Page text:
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THOMPSON v. HARRY C. ERB

UNITED STATES DISTRICT COURT EASTERN DISTRICT OF PENNSYLVANIA


February 15, 1956

Joseph THOMPSON and Leola Thompson, his wife
v.
HARRY C. ERB, Inc., a Pennsylvania Corporation

The opinion of the court was delivered by: LORD

Defendant has filed this motion for summary judgment.

Plaintiffs, husband and wife, filed a complaint in assumpsit on October 19, 1955 upon which they seek to recover for personal injuries and property damage sustained by them as a result of an accident which occurred April 7, 1953. The vehicle involved, owned and operated by the plaintiff-husband in which his wife was a passenger, ran into an excavation made by the defendant. The plaintiffs contend they are third party beneficiaries of the breach by defendant of a highway construction contract entered into between the City of Philadelphia and the defendant. The contract contained the customary save harmless agreement in favor of the City. *fn1" Plaintiffs also assert an alternative cause of action based upon defendant's negligence.

 Defendant has raised the defense of the Pennsylvania two-year statute of limitations.

 The issue thus presented is: Does the Pennsylvania six-year statute (for breach of contract or warranty) of the two-year statute of limitations (for negligence) apply.

 In support of their contention that the six-year statute of limitations applies, plaintiffs cite the case of Laventhol v. A. DiSandro Contracting Co., 1953, 173 Pa.Super. 522, 98 A.2d 422. However, that case merely holds that a contractor is liable in an action of trespass for concussion damage resulting from nonnegligent blasting operations performed under contract with a municipality. The statute of limitations was not involved. The other cases cited by the plaintiffs are not applicable to the instant case.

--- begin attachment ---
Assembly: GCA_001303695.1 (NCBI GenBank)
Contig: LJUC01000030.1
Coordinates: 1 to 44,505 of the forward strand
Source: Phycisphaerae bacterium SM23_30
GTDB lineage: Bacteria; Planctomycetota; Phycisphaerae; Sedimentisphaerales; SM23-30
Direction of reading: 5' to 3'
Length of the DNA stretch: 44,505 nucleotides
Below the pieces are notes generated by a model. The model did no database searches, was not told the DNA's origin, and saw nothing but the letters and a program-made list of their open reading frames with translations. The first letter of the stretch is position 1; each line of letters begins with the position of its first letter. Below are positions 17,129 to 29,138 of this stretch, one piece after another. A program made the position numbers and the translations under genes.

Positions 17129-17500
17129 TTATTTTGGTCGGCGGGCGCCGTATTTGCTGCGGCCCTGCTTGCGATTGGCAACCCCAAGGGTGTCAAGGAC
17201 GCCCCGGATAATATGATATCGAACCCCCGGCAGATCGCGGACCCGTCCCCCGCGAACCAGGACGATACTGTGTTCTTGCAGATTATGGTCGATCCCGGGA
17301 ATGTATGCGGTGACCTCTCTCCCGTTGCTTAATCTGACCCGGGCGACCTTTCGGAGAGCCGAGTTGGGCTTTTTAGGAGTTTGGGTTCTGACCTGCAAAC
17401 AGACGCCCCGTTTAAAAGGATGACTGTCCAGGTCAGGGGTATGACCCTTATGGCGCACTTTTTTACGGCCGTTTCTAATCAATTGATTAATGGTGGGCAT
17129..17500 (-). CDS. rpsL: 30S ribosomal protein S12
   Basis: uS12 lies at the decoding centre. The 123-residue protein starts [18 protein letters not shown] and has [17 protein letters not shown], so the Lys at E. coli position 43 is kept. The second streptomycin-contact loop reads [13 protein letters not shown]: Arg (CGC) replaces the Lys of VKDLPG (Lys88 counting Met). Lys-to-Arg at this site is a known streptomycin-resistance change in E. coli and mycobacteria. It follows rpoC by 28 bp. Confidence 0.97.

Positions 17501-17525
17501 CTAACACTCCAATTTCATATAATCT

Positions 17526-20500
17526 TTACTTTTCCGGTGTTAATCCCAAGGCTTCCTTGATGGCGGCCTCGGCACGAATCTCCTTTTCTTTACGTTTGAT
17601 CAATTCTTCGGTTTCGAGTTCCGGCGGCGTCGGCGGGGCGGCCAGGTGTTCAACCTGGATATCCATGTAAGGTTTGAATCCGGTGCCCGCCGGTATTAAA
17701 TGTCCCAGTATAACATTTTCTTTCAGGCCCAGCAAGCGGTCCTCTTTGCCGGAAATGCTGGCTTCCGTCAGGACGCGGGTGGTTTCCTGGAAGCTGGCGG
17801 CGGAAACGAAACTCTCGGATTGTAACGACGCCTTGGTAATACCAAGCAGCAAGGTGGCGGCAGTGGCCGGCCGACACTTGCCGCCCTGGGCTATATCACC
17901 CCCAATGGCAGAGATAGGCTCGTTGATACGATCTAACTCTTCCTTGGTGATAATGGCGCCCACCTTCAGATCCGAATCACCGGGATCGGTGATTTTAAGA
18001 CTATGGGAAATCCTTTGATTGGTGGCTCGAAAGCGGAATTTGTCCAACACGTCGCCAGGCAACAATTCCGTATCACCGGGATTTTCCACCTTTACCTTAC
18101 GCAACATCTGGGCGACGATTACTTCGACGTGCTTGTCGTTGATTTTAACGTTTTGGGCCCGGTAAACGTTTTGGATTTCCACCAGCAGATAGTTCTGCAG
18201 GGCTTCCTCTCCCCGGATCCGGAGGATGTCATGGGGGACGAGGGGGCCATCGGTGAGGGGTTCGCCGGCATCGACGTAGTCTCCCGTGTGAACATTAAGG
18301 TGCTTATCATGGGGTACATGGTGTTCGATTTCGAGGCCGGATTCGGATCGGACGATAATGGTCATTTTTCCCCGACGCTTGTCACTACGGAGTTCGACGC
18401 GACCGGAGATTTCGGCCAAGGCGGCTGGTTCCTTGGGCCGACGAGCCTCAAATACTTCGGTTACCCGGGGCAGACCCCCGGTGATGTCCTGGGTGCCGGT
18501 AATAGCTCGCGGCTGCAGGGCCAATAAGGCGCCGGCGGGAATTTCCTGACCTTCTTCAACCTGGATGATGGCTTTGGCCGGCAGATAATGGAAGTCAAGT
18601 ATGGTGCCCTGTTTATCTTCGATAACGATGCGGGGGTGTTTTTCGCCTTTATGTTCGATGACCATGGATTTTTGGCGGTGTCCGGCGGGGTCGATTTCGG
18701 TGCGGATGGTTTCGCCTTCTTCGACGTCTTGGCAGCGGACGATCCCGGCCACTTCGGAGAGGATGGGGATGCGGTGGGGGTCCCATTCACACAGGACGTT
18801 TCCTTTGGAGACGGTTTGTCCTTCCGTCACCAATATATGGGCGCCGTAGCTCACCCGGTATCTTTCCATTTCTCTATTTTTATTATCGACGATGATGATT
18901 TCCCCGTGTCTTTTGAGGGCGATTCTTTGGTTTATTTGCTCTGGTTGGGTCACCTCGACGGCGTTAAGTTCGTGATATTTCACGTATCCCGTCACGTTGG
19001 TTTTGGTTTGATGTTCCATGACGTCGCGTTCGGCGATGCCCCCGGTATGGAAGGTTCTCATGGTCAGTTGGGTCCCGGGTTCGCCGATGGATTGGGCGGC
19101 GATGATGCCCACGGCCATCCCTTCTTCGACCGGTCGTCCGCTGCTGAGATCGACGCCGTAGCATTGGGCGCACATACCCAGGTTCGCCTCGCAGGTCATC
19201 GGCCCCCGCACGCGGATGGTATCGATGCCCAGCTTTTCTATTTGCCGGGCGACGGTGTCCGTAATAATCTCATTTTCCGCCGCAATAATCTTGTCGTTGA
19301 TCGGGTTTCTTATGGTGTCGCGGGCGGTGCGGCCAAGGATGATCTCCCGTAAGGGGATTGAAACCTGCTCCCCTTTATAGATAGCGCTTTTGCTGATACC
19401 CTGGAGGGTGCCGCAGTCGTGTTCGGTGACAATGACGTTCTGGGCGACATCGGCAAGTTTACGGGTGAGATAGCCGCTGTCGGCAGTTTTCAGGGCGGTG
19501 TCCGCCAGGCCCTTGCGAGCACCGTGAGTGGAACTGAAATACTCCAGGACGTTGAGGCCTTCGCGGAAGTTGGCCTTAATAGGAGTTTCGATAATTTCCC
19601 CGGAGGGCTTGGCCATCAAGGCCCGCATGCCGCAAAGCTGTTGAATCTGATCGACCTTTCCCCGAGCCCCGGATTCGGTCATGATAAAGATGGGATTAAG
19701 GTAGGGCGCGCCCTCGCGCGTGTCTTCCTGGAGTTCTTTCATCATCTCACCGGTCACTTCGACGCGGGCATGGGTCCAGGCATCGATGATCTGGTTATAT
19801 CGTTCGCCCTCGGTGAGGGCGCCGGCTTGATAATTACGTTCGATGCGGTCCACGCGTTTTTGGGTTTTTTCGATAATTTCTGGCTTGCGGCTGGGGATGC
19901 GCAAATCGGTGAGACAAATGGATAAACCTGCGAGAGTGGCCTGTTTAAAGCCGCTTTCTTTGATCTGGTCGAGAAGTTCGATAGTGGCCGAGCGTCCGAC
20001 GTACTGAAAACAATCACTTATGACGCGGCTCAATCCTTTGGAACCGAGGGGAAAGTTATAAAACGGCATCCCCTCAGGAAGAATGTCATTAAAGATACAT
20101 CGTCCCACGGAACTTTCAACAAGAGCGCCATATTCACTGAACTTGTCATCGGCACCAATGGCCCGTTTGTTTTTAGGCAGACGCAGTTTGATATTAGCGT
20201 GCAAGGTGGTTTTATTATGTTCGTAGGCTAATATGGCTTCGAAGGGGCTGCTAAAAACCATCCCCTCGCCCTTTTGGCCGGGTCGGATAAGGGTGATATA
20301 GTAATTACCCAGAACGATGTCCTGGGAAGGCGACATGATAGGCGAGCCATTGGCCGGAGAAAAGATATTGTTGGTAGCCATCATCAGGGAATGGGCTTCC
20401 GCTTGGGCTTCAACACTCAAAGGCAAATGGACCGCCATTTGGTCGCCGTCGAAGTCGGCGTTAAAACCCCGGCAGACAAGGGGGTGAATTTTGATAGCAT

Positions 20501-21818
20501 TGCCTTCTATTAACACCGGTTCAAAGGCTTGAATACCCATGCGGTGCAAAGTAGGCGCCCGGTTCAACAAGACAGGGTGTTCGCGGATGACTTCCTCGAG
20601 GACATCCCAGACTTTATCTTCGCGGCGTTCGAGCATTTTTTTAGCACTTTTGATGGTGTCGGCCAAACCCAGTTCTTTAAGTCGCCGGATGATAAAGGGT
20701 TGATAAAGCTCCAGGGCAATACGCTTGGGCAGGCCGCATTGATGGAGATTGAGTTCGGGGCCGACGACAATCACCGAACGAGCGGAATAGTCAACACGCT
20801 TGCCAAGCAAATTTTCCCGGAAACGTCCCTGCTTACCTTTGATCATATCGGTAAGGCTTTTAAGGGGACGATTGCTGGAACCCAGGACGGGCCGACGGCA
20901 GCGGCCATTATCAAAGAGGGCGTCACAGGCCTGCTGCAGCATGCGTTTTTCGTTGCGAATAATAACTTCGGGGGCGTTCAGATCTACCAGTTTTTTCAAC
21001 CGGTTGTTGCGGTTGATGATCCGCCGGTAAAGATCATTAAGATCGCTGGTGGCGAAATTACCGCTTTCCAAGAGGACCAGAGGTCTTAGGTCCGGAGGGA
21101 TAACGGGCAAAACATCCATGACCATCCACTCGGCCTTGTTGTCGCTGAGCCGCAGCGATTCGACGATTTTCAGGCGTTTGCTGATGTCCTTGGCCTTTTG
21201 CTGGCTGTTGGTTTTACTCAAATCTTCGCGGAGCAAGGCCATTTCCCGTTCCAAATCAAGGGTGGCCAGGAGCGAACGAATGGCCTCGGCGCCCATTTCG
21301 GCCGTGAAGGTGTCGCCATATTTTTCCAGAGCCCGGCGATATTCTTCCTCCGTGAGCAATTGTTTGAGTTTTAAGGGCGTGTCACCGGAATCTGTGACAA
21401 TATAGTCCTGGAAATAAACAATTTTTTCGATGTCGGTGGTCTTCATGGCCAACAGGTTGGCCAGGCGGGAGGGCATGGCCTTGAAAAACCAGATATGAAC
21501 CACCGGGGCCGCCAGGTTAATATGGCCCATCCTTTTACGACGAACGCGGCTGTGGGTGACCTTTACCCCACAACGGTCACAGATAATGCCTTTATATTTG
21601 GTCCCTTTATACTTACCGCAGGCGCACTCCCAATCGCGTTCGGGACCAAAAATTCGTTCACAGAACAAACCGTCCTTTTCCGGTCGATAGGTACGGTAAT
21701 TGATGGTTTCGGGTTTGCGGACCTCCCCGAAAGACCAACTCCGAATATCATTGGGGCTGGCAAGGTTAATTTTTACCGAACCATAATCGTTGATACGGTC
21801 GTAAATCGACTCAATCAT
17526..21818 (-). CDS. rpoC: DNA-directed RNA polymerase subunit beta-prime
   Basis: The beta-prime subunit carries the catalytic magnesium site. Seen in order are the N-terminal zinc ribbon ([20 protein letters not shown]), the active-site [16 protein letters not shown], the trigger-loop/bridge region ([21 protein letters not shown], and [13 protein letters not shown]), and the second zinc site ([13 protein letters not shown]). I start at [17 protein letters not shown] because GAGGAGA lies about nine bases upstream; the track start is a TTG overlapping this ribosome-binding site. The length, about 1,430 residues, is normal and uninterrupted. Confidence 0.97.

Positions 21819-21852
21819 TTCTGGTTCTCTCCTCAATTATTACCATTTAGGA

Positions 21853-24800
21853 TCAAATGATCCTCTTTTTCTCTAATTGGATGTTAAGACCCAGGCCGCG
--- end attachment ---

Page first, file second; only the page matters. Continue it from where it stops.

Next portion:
The two-year statute of limitations relied upon by the defendant is section 2 of the Act of 1895, P.L. 236, 12 P.S. ยง 34 which reads:

 'Every suit hereafter brought to recover damages for injury wrongfully done to the person, in case where the injury does not result in death, must be brought within two years from the time when the injury was done and not afterwards; * * *.'

 The above statute has been interpreted in the case of Nightlinger v. Johnson, 1932, 18 Pa.Dist. & Co. 47 where the court said:

 'Certainly the terms of the statute are both explicit and inclusive. No distinction is made by it between trespass and assumpsit, none between direct trespasses and trespasses on the case. The legislature made no attempt to classify actions to which the act should apply upon any of the bases just indicated. On the contrary, it classified them simply into suits brought to recover damages for injuries wrongfully done to the person, on the one hand, and, on the other, all other cases. It concluded the first in the application of the act, and excluded all others. The act therefore applies to assumpsit brought to recover damages for personal injuries and to trespass suits brought for the same purpose.'

 In the case of Jones v. Boggs & Buhl, Inc., 1946, 355 Pa. 242, 49 A.2d 379, the court held that damages for personal injuries resulting from breach of warranty may not be recovered in an action of assumpsit instituted more than two years after the injuries were received. This case was cited and followed by this Court in the case of Ravetz v. Upjohn Company, 138 F.Supp. 66. Judge Ganey there held that the Act of 1895 imposes the period of limitation on the cause of action, instead of annexing it to the form of action.

 This Court is of the opinion that the two-year statute of limitations is to be applied to the claims for personal injuries in the instant action.

 Accordingly, defendant's motion for summary judgment is granted, and plaintiffs' claim for property damage is dismissed since this Court lacks jurisdiction, inasmuch as the amount in controversy is less than $ 3,000, exclusive of interest and costs.


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